Home Beginner's Guide How to update Ubuntu, Linux Mint by command-line

How to update Ubuntu, Linux Mint by command-line

by Kiran Kumar
Published: Updated:
command-line update ubuntu

If you have been using Ubuntu and Linux Mint for a while, you might be aware of how to keep your system up to date by graphical user interface method (GUI) using the corresponding Package Manager. Ubuntu users need to use the Ubuntu Software Center, and Linux Mint users can use the Update Manager to keep the system updated with official security fixes and updated apps.

Update Manager in Linux Mint

Update Manager in Linux Mint

In this beginner’s tutorial, we shall see how to install the same updates by using the command-line method via the Terminal instead of the GUI way. This is typically the first step to go command-line on the approach to learning Linux.

Install Updates on Ubuntu, Linux Mint, and elementary OS from the Terminal

Launch the Terminal App. On Ubuntu, you can do this by going to the “Activities” menu and looking for “terminal” in the search box. You can also use the Ctrl+Alt+T keyboard combination.

Step 1: Update your system’s repository using the apt-get update command. You must enter the admin password when prompted.

sudo apt-get update
Update command Linux Mint

Update command Linux Mint

Step 2: Once the repo is updated, it’s time to now fetch the updates from the official server and also apply the updates. The apt-get upgrade command will never remove the currently installed packages. New versions of currently installed packages that cannot be upgraded will be left at their current version. Use the apt upgrade command:

sudo apt-get upgrade
Upgrade command Linux Mint

Upgrade command Linux Mint

That’s it; your system should be updated by now!

[Tip] Using Distribution Upgrade

There is yet another command that you can use instead of apt-get upgrade command. It’s the apt-get dist-upgrade. This command intelligently handles changing dependencies with new versions of packages.

It will attempt to upgrade the most important packages at the expense of less important ones if necessary, to prevent broken installations. The dist-upgrade command may, therefore, remove some outdated and broken packages. You can use it when “Step 2” ends up with an error.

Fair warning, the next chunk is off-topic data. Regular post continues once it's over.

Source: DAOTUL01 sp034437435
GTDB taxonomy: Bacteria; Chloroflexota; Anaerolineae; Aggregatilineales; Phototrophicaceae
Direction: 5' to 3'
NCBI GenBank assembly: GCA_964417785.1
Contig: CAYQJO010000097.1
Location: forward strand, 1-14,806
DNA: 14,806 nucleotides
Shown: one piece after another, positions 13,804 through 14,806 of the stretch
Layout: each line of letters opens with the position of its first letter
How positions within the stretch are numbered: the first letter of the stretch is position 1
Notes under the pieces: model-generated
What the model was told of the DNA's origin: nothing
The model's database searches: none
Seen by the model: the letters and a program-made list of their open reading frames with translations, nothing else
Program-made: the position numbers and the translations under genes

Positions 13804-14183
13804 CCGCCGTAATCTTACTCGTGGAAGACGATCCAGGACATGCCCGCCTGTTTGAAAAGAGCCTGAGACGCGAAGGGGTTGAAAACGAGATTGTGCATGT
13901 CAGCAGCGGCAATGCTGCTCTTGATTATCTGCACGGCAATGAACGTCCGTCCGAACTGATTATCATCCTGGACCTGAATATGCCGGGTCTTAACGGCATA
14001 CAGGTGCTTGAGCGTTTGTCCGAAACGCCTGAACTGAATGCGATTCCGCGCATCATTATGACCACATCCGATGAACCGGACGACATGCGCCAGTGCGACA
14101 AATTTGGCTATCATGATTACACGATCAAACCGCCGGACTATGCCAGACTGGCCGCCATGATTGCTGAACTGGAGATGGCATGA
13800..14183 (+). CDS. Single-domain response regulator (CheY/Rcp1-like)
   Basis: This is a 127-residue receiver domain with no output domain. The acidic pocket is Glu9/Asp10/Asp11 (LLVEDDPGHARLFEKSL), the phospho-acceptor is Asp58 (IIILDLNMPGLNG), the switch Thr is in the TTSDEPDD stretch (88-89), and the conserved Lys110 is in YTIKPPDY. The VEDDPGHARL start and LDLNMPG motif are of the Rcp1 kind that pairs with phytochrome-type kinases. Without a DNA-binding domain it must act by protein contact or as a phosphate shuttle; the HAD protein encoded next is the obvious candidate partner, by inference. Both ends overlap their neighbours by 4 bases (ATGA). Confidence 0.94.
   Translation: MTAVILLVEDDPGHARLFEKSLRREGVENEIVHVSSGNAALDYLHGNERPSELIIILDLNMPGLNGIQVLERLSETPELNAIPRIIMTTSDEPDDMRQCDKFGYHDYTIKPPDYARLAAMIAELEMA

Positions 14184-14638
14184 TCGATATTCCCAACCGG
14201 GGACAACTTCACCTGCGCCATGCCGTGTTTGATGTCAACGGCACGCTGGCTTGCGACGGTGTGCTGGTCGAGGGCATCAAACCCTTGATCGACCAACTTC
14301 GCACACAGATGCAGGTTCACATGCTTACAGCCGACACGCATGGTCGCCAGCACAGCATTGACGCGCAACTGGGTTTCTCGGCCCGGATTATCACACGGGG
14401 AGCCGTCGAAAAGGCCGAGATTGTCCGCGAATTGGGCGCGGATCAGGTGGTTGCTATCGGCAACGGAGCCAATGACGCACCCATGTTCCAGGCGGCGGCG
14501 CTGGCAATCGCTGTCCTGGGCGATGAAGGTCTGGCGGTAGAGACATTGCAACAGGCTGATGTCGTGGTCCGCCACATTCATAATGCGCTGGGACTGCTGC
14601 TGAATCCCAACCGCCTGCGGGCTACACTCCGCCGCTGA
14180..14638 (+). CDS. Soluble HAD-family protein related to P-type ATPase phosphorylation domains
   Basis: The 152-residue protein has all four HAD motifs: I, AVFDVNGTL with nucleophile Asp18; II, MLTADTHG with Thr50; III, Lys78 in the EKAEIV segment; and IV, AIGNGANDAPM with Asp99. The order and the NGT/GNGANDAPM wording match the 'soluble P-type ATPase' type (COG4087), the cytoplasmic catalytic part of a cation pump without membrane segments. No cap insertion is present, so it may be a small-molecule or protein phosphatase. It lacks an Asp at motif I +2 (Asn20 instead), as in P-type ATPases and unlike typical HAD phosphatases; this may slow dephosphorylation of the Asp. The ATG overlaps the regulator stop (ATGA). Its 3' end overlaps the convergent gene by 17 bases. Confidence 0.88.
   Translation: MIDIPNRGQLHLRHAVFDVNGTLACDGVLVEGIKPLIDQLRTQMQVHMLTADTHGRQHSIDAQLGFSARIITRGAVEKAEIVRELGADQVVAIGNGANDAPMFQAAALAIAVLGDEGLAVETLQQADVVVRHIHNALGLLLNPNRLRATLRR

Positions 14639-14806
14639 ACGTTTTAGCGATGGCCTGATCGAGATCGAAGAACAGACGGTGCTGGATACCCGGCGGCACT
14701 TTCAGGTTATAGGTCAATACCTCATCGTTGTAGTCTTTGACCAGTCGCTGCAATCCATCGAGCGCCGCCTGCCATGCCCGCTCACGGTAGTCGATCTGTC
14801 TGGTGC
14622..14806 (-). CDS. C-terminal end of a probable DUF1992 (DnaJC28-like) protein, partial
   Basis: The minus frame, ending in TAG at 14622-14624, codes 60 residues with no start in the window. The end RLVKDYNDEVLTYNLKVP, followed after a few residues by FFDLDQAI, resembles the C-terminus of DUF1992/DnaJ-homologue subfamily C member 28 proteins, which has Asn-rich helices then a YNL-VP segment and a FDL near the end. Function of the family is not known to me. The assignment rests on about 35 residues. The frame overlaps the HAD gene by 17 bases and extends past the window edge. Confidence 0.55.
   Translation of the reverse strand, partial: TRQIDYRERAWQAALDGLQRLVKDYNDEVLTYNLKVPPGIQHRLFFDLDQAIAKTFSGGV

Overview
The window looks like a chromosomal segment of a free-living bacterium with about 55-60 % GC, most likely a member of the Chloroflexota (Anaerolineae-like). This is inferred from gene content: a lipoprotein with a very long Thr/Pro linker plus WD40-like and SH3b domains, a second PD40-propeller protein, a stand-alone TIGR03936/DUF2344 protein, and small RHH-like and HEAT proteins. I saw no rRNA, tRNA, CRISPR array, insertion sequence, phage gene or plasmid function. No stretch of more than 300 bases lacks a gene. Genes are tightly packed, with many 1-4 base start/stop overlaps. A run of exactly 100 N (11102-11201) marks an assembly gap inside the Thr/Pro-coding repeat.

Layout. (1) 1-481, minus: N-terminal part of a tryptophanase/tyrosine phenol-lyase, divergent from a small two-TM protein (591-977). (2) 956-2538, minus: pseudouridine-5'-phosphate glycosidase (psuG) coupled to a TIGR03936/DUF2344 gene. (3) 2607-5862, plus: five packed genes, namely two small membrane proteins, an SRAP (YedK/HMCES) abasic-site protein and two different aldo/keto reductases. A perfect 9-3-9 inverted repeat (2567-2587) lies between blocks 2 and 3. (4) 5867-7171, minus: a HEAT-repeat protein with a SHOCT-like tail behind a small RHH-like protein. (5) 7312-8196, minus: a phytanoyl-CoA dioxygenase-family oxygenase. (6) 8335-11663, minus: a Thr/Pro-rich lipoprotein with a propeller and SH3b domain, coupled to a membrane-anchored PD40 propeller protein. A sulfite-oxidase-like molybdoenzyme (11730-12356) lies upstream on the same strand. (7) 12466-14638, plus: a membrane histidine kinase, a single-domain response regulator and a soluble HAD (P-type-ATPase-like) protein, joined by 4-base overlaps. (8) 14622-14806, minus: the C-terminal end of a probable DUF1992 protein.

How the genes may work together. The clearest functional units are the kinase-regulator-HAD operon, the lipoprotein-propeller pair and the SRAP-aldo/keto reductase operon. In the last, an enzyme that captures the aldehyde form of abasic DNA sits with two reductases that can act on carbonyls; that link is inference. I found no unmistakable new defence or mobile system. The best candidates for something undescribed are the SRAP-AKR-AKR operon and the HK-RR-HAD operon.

sudo apt-get dist-upgrade

Installing only the security updates

Some times to save time while administrating the remote machines, you may want to launch Terminal and only install the security updates.

You can use the unattended upgrade command, which will silently install updates without user interaction.

sudo apt-get install unattended-upgrades

Instead, if you want to have an interactive installation, use the display parameter:

sudo apt-get install unattended-upgrades -d

You may also like


Bob Pegram January 12, 2018 - 4:18 AM

I am still running Mint 13. I want to upgrade to 14, run all updates, then upgrade to 15, run all updates, then 16, 17.3 and 18.3 with updates for each. I have all the Mint versions burned from ISO files to DVDs. I have copied all of them to a hard drive, each in a different folder, Mint 14-64, Mint 15-64, Mint 16-64, Mint 17.3-64, and Mint 18.3-64.
Will this work? If so, what commands should I use? I assume they would be similar to what you show, but would specify the source drive and folder name for each.
How would I do that?

johnc September 8, 2023 - 9:45 AM

Might be better to just backup your important files as the upgrade process is not without problems going from Mint 13 to currently mint 21. I think would be better to start with a fresh install IMO the time required to do all that you mentioned and the fact that it may fail anyway you would need to upgrade in each version steps and the upgrade could fail in each of those steps and potentially leave you with having to do a complete install anyway

Leo 2H September 20, 2018 - 10:19 PM

Thanks for the tutorials, Kumar. Informative and straight to the point.

saiful October 6, 2018 - 12:21 AM

hi im new to Linux Mint. My update manager is not responding. It indicates that there is/are updates available using the “x” icon but whenever I click it it said that the public key is not available. I used to be working ok, but after an update recently, it went kaput…. any suggestion?

Spenky June 9, 2019 - 11:58 PM

Thank u for your info and to the point instructions. You have made my Linux experience more enjoyable!

Ed September 18, 2019 - 5:36 PM

Thanks for this. The GIU (Linux Mint 18 something or other) wasn’t updating.

patrick havlicek November 30, 2019 - 10:34 AM

very helpful thank you for your time and efforts

Brad January 27, 2020 - 8:09 AM

Thank you, but having followed your instructions, I do not see any evidence that anything ran at all. Should I expect to see a record of something having run? I am not seeing any statement of having executed.

pat April 1, 2020 - 10:02 PM

thank you for your time

JKC May 15, 2020 - 3:29 AM

Thanks a lot brother!

linux user July 13, 2020 - 2:10 PM

Thank you a lot. This article is straight to the point.

user October 16, 2020 - 5:35 PM

Helps us noobs ) thnx

Elkon January 24, 2021 - 3:51 AM

The best ever Linux/Ubuntu help on the net.
Informative and straight to the point.
Thanks Elkon.


Leave a Comment



FOSS Linux is a leading resource for Linux enthusiasts and professionals alike. With a focus on providing the best Linux tutorials, open-source apps, news, and reviews written by team of expert authors. FOSS Linux is the go-to source for all things Linux.

Whether you’re a beginner or an experienced user, FOSS Linux has something for everyone.

Follow Us


©2016-2023 FOSS LINUX



“Linux” is the registered trademark by Linus Torvalds in the U.S. and other countries.